The transformation of the Chinese electricity market combines with significant policy momentum towards lower carbon intensive growth in America. At the same time, India is pursuing a program to install 175GW of renewable energy by 2021/22 and rapidly improve grid efficiency.

“That the three largest economies globally are all moving rapidly in concert to exceed the COP21 Paris agreement sets a very positive scene for 2016,” said Buckley.

Bloomberg New Energy Finance has this week reported that China’s new investment in renewable energy and energy efficiency rose 17% yoy to a record US$110bn in 2015.[xii] This was almost double the U.S. spend of US$56 billion (itself up 8% yoy).

“The net economic and social benefit of this electricity market transformation is abundantly clear”

“The International Renewable Energy Agency (IRENA) on Saturday released new calculations that the macroeconomic impact of doubling the use of renewable energy by 2030 would lead to a 1.1% increase in global GDP. This equates to an economic boost of US$1.3 trillion,” Mr Buckley said.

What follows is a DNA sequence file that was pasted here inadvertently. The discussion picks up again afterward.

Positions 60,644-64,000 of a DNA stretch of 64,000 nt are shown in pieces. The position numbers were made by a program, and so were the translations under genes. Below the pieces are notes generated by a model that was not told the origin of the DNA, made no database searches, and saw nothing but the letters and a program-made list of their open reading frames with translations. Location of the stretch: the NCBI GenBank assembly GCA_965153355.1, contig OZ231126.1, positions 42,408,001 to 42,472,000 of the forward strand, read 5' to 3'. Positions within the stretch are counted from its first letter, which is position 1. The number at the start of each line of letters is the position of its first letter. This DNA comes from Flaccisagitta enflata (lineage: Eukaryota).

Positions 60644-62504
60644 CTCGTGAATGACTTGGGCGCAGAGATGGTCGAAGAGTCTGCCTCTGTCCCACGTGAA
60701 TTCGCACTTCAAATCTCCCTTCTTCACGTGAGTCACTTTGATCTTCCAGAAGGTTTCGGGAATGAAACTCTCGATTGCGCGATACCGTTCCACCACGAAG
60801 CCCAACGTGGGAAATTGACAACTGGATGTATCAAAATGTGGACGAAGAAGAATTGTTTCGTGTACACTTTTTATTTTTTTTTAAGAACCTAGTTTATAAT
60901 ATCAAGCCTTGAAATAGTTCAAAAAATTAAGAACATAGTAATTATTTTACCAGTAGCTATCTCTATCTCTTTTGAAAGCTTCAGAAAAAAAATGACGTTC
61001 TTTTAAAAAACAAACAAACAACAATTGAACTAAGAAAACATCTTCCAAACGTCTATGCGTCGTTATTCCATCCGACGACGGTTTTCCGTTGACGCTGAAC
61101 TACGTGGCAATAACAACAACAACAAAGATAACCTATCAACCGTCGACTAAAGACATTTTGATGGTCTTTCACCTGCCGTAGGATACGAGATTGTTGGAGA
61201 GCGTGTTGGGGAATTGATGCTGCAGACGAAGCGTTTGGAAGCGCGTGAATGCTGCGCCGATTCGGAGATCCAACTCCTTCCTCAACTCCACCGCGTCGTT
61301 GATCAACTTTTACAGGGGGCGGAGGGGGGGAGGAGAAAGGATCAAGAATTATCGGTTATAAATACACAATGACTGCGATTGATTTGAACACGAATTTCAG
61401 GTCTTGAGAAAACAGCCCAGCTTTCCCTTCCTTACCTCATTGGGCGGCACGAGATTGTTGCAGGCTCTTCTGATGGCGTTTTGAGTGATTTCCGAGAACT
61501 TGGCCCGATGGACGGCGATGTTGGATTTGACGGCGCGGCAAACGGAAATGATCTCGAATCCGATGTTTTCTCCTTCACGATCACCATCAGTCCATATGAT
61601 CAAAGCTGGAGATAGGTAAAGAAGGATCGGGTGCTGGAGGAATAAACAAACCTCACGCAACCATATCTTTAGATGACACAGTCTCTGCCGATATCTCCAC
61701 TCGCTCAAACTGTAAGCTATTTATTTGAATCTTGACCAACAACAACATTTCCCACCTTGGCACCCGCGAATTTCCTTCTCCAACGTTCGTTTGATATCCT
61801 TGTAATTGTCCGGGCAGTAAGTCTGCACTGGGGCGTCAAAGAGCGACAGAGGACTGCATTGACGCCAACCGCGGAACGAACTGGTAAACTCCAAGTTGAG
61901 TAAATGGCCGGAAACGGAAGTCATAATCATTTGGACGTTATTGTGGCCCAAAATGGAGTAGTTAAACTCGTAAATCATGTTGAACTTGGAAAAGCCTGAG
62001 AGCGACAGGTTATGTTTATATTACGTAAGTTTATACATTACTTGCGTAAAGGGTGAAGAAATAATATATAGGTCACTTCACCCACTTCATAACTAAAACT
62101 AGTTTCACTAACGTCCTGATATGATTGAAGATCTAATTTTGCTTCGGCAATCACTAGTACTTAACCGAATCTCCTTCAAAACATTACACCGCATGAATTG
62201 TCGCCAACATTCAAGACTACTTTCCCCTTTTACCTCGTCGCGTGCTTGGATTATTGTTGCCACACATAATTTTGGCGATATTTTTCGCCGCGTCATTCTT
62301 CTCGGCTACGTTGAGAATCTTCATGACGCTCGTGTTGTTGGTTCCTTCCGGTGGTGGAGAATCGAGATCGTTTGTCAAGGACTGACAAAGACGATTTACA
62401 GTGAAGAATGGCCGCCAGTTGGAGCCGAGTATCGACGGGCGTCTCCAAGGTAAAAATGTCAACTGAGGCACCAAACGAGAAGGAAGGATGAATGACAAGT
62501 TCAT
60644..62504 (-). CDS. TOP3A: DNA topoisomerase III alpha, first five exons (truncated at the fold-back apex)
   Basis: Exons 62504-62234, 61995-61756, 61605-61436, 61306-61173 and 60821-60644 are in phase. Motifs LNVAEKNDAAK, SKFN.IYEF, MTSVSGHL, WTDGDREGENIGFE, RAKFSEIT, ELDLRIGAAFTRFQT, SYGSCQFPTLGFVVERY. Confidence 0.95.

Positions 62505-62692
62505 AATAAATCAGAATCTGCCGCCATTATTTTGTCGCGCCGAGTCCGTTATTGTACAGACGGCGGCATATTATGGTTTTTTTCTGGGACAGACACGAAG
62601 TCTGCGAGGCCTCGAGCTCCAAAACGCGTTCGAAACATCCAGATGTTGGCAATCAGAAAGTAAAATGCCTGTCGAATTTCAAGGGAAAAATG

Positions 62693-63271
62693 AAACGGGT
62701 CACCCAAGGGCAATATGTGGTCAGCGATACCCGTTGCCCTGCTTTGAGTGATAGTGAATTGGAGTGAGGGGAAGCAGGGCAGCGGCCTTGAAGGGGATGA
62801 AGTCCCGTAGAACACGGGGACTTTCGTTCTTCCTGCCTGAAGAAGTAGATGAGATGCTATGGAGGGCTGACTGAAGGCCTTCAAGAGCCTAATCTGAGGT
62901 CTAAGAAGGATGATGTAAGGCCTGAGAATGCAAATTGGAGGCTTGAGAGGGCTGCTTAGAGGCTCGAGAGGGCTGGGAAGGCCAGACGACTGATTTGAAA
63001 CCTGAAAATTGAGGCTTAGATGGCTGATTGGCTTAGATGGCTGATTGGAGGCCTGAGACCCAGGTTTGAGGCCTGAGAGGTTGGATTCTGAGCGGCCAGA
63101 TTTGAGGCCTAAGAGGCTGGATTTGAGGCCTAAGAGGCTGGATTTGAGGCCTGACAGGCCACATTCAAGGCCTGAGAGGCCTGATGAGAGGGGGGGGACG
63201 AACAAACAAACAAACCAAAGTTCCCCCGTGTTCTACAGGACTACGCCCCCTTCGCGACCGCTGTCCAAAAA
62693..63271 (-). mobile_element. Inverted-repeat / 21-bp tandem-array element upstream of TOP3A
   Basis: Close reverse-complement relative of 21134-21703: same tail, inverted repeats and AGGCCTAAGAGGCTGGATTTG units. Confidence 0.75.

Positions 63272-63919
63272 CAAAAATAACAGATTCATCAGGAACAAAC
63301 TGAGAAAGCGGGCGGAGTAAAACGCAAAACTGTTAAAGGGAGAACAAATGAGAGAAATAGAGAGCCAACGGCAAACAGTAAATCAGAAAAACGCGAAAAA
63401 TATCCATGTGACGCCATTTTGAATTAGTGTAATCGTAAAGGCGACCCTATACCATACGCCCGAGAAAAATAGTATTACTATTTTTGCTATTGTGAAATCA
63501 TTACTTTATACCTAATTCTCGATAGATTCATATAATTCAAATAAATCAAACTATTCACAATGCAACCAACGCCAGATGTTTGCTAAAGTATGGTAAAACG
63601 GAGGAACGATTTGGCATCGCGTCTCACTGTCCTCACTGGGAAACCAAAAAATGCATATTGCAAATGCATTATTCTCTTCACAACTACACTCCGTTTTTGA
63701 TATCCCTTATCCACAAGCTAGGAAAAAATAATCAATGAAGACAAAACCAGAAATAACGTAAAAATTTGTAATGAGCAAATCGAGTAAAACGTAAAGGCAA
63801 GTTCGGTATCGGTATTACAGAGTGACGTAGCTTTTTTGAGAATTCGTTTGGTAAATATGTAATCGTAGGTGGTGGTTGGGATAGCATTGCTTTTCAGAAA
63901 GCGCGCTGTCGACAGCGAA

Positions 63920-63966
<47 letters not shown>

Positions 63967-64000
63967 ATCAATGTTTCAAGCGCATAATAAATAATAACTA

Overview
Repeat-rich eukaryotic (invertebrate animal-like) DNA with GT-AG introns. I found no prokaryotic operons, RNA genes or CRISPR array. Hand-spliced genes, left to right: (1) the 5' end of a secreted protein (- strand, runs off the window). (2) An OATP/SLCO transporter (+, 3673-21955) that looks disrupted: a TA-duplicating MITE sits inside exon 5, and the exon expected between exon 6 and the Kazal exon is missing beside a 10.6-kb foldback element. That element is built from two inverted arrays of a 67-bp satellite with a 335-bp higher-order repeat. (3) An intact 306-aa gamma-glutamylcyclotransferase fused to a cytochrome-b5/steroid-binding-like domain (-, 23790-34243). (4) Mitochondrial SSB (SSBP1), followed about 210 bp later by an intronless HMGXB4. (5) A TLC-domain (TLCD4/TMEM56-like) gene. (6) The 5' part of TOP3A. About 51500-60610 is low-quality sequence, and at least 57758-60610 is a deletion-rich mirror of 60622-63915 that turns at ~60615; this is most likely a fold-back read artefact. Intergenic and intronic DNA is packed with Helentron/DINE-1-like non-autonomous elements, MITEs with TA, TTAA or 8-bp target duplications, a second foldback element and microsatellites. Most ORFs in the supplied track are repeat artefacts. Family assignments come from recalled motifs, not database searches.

“Great strides continue to be made in China in terms of growing clean energy investment and improving energy efficiency. This has significant implications for coal-fired power stations in China – in terms of utilisation rates and profitability – as well as for thermal coal miners that have made big bets based on seriously flawed projections of China’s future demand for imported coal.” Ben Caldecott, Programme Director, Smith School of Enterprise and the Environment, University of Oxford

“If Australia is to navigate the rapid changes underway in the global energy sector we will need to build a net zero emissions economy. The Paris agreement, which for the first time committed all the countries in the world to ever-strengthening efforts to cut carbon pollution, built on actions already underway in the world’s biggest economies like China. China is successfully decoupling economic growth from a reliance on polluting industries. If our economy is to avoid being smashed against the rocks of stronger booming global investments in clean energy we must reorient the nation for zero-emission prosperity.” Erwin Jackson Deputy CEO of The Climate Institute